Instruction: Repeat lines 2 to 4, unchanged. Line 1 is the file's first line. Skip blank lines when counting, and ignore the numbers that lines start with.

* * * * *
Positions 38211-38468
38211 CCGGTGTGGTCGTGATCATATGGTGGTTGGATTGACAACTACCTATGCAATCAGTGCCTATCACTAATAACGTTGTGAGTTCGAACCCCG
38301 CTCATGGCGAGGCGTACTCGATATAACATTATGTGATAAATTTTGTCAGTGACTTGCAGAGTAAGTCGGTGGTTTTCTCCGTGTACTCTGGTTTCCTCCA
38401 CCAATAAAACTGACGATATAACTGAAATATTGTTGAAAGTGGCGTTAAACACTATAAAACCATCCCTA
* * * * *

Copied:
38211 CCGGTGTGGTCGTGATCATATGGTGGTTGGATTGACAACTACCTATGCAATCAGTGCCTATCACTAATAACGTTGTGAGTTCGAACCCCG
38301 CTCATGGCGAGGCGTACTCGATATAACATTATGTGATAAATTTTGTCAGTGACTTGCAGAGTAAGTCGGTGGTTTTCTCCGTGTACTCTGGTTTCCTCCA
38401 CCAATAAAACTGACGATATAACTGAAATATTGTTGAAAGTGGCGTTAAACACTATAAAACCATCCCTA